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In your sport, what are the readiness factors that would determine an optimal starting point for

involvement in an organized program? Identify five key growth and development concerns that
coaches must become knowledgeable about.
Eitzen (2012) stated that children are often pushed into sports at too early an age. Organized
sports are often pressurized by coaches and parents. Eitzen (2012) said that play is transformed
into work. Because of this consideration, children would be better served, and provided with a
better chance for a positive sport experience if growth development issues were acknowledged
and studied by parents, coaches and sport administrators.
Determining childrens physical, mental, social, and emotional growth and development are
critical in the process of deciding whether a child is ready for organized sports. The United
States Soccer Federation (2014) advised that young soccer players should be allowed to
experiment, and with that, succeed and fail. To that end, children must be suitably developed
physically, mentally, socially and emotionally to handle success and failure, before they are
registered in an organized sports league.
Physical development refers to changes which take place in the physiological makeup of a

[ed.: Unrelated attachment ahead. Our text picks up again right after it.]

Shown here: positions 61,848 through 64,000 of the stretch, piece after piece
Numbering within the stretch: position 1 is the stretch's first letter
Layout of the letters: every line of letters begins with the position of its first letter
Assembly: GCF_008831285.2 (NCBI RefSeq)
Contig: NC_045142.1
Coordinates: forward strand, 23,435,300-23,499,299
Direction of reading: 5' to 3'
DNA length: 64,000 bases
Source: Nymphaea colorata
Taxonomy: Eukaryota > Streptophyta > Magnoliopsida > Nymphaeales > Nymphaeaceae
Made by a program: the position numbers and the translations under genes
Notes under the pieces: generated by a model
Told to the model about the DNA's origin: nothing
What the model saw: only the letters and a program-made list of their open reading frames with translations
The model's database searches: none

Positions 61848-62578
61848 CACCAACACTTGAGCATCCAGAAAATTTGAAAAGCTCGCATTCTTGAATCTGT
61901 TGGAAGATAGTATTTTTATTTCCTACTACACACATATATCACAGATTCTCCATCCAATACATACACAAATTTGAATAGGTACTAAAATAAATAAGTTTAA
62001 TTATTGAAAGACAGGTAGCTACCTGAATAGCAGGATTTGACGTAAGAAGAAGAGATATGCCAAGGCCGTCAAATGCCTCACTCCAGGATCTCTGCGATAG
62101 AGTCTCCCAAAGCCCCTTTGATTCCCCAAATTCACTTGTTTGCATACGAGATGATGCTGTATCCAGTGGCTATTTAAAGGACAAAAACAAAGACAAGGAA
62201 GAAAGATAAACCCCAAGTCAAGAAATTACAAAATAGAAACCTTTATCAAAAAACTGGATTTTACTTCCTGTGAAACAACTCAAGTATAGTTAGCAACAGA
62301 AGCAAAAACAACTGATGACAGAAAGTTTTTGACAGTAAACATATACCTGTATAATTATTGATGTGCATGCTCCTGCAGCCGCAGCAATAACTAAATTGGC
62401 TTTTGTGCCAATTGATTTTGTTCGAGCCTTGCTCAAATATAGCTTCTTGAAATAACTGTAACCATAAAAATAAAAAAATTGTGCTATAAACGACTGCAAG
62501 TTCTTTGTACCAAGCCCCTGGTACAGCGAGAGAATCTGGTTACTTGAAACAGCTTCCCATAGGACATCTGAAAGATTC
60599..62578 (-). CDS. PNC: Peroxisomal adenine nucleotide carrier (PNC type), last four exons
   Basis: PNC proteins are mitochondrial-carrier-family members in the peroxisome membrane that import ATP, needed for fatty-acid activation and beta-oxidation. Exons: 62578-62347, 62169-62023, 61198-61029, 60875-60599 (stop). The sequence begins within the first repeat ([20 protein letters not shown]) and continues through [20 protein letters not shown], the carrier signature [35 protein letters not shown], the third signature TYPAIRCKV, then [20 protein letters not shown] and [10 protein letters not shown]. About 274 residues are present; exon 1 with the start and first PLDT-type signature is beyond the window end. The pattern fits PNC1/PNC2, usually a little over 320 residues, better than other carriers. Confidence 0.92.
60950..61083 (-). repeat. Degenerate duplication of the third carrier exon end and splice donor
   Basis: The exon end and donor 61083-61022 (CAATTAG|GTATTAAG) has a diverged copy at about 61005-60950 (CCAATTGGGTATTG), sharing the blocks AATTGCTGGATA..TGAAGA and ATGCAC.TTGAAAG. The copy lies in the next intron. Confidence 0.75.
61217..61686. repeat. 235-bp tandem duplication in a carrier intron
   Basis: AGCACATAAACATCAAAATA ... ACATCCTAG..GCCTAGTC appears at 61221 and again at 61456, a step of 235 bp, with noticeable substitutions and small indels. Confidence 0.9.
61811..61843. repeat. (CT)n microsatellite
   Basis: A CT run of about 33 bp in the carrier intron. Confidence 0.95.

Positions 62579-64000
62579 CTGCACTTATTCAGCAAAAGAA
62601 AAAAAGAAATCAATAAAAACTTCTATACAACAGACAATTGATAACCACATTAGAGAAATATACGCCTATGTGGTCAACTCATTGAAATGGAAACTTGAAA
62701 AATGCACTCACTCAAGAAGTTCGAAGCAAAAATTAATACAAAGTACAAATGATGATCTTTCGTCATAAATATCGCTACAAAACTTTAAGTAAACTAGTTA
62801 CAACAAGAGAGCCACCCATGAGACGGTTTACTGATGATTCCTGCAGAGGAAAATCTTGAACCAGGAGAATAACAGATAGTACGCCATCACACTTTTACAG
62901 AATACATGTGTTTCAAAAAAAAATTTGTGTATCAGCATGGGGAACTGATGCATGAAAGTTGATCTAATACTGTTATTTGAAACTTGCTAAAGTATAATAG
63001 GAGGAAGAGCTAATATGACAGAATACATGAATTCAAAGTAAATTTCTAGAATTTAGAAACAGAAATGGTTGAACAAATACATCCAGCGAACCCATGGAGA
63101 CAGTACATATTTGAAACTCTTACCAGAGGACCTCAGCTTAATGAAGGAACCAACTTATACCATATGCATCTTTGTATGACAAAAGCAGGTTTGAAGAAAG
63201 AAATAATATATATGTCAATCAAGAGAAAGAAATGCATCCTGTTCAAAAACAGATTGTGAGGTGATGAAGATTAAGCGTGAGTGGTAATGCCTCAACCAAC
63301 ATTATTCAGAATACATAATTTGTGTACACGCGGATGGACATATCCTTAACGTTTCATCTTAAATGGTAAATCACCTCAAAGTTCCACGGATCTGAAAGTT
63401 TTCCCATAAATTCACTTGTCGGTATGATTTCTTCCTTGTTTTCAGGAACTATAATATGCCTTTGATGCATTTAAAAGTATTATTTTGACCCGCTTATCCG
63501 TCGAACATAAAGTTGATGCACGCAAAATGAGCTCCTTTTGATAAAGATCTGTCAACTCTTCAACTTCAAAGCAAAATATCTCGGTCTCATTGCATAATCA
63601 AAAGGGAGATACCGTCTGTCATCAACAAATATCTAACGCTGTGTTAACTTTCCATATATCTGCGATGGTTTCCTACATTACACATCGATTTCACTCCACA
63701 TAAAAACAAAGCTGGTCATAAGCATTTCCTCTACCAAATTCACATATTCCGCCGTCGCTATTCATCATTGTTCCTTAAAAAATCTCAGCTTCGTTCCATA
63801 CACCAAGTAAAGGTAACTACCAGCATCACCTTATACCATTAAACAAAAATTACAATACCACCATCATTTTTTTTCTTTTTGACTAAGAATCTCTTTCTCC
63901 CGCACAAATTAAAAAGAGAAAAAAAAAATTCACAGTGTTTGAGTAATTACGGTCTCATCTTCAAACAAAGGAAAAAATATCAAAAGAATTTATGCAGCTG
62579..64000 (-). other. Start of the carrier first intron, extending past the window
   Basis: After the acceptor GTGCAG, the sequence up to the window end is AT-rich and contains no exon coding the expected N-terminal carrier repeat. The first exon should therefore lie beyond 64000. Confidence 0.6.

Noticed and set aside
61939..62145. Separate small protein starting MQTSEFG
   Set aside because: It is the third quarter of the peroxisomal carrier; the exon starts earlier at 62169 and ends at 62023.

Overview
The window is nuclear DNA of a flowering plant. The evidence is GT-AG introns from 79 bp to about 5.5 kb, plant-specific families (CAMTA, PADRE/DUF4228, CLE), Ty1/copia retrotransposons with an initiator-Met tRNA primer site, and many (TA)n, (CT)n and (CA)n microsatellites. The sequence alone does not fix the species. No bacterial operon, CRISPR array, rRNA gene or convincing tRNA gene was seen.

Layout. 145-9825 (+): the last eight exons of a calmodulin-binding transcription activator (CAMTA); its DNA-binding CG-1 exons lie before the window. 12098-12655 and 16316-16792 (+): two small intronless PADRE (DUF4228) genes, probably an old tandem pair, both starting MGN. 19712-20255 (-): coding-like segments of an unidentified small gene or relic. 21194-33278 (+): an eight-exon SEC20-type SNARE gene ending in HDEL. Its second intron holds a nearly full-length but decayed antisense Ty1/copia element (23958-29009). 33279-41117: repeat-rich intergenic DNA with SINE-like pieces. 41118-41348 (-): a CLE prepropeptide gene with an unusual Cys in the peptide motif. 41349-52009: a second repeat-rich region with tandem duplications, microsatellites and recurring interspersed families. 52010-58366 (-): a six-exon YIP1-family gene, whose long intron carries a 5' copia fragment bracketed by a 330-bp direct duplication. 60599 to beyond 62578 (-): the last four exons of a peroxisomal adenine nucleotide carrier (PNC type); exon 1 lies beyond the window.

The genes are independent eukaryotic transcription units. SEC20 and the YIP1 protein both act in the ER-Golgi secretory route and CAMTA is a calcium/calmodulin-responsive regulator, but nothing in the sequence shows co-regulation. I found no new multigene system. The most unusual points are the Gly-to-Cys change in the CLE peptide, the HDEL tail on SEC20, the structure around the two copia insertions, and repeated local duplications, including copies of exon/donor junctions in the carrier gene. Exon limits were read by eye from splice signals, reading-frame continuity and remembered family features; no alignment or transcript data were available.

human. Physical development is measured by such factors as height, weight, strength, endurance,
flexibility, rate of physical maturation, motor skill coordination and body composition.
Mental development consists of memory, perception, language, information processing, and
thinking abilities which influence decision-making and the understanding of the rules of play and
team concepts.
Social development refers to the ability to interact effectively and get along with others.
Appropriate social behavior consists of being able to get along with teammates, coaches, and
parents, as well as showing respect for team and league rules.
Emotional development is part of a persons personality development and it refers to the ability
to express and control ones emotions.
Of course, there will be differences within athletes in terms of the levels of their physical,
mental, social, and emotional development. Coaches may find it useful to devise developmental
profiles for each player as each child-athlete is unique and, therefore, each grows and matures at
a different rate.
Ultimately, a soccer coaches first responsibility is to ensure the safety of his players. He must
understand growth and development issues so that he can communicate them to, and have a
relationship with, the child-athletes parents. In this fashion a coach can work with a soccer
players family to determine if the player is ready for organized soccer. The United States
Soccer Federation (2014) recommended that in general, youth be introduced to organized soccer

at age six. The USSF stated that it was essential that the youth player look forward to training.
Youth players are not ready for organized soccer if they are not keen to attend practice.
References
Cassidy, T., Jones, R., & Potrac, P. (2009). Understanding sports coaching. London/New York:
Routledge.
Eitzen, D. S. (2012). Fair and foul: Beyond the myths and paradoxes of sport (5th ed.).
Lantham, MD: Rowman & Littlefield Publishers, Inc.
United States Soccer Federation. (2014). Best practices for coaching soccer in the United States.
Chicago, IL: USSF.